1. Baking soda and cream of tartar
Remember that most store-bought baking powders are a mixture of baking soda and cream of tartar? So, if you don’t have baking powder but you can find some baking soda and cream of tartar in your pantry, making your own baking powder is pretty easy. Just mix together 1 teaspoon baking soda with 2 teaspoons cream of tartar, and voila, you have 1 tablespoon of fresh baking powder.
Cream of tartar can also be used to stabilize creams and egg whites in baking, so it’s a good ingredient to have, in general.
2. Baking soda and vinegar
Any other acidic agent can be used in baked goods in conjunction with baking soda to make the batter rise. Follow the same ratio as before if you’re using white vinegar to substitute baking powder and combine ¼ teaspoon baking soda with ½ teaspoon of vinegar to replace 1 teaspoon of baking powder in a recipe.
Combining the two ingredients will make them fizz up immediately, so it’s best to do it quickly and work the bubbly mixture into the batter fast to make sure that the batter rises evenly. If you’re worried that the baking soda and vinegar mixture could alter the taste of the batter, add in a pinch of sugar to compensate for the taste of vinegar.
3. Carbonated drinks
Great news for pancake lovers - you can make your favorite breakfast even if you don’t have baking powder or baking soda in the kitchen. You can substitute baking powder with anything carbonated, be it club soda or mineral water. The bubbles in the carbonated drink will act as a leavening agent.
The only caveat is that club soda and other fizzy drinks are not as strong as baking soda, so this trick only works for recipes that require a little leavening, like crapes or pancakes. For best results, replace all the liquids in the recipe for unflavored seltzer whenever possible.
4. Lemon juice and baking soda
Another acidic ingredient that can easily be combined with baking soda to make delicious baked goods is lemon juice. The active leavening ingredient in lemon juice is citric acid, which is stronger than cream of tartar and vinegar, so it will cause more bubbles. Follow the same ratio as we did with other acids - 2 parts lemon juice to 1 part baking soda. Keep in mind that the lemon juice could impart a lemony flavor to baked goods, so if you’re not a fan of that, it’s better to use vinegar.
5. Self-rising flour
Chances are that you won’t need to use anything to substitute the baking powder. As the name suggests, self-rising flour doesn’t require any baking powder or baking soda to rise. If you use self-rising flour, it already contains baking powder and salt, so it will rise without any extra leavening ingredients.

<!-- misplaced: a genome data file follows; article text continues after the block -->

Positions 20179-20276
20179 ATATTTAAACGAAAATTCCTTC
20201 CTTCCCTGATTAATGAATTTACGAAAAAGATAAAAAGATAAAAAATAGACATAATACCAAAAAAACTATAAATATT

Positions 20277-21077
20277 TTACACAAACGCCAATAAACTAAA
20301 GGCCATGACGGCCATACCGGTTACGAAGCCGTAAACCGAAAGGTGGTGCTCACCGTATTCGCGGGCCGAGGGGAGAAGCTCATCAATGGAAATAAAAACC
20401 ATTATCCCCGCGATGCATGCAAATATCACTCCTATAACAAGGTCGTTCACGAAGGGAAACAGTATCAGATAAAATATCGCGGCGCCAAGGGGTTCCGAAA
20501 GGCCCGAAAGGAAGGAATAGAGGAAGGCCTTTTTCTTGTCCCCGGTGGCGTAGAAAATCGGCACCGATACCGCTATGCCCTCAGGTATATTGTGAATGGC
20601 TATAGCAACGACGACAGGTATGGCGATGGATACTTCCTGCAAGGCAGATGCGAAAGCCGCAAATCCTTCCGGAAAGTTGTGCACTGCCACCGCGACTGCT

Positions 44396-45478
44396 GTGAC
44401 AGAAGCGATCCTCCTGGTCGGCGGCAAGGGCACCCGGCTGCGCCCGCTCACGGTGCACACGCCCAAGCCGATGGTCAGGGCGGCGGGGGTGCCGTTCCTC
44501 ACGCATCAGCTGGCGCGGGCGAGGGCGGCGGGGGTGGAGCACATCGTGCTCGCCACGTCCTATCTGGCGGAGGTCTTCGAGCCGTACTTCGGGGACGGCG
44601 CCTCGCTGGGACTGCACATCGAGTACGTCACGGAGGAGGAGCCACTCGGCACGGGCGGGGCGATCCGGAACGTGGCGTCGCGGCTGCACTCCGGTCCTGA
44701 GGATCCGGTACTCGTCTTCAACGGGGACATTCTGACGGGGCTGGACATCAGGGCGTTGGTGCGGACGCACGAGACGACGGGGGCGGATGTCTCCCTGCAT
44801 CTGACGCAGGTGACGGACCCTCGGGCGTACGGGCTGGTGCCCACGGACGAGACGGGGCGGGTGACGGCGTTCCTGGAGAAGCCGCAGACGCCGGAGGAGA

6. Buttermilk, yogurt, kefir
If your recipe calls for dairy, a good way to replace baking soda is to use any kind of unflavored and liquid fermented dairy in conjunction with baking soda. Buttermilk, plain white yogurt, kefir, and even sour milk all work pretty well for this task. Although you may not think about it, all of these dairy products are slightly sour due to the acid they contain, so they will help your batter rise.
To replace 1 teaspoon of baking powder, combine ¼ teaspoon baking soda with ½ cup (122 g) buttermilk or any other dairy product mentioned above. It’s also necessary to reduce the general amount of other liquids in the recipe by the same amount of buttermilk used - ½ cup, in our example. This is necessary to maintain the right consistency of the batter.
7. Whipped egg whites
Even if you have none of the ingredients we listed above and your recipe calls for eggs, there’s a way around a lack of baking powder. Separate the egg yolks from the egg whites, and then whip up the egg whites to stiff peaks. Gently fold the egg whites into the batter, and you’ll have a light and fluffy texture even without the use of any leavening ingredients. This trick works very well for waffles and pancakes!
Molasses is a sticky and sweet substance often used to replace sugar in recipes. It may not strike you as an acidic ingredient, but it actually contains enough acids to be used in conjunction with baking soda. Since it’s quite a bit weaker than lemon juice and vinegar, you’ll need to use a bit more to get enough leavening.
The equivalent of 1 teaspoon of baking powder is ¼ teaspoon baking soda and ¼ cup (84 g) molasses. That’s quite a lot, so be prepared to feel the taste of molasses in the recipe. Since molasses is liquid and sweet, you’ll also need to reduce the amount of liquid by ¼ cup and add less sweetener too.
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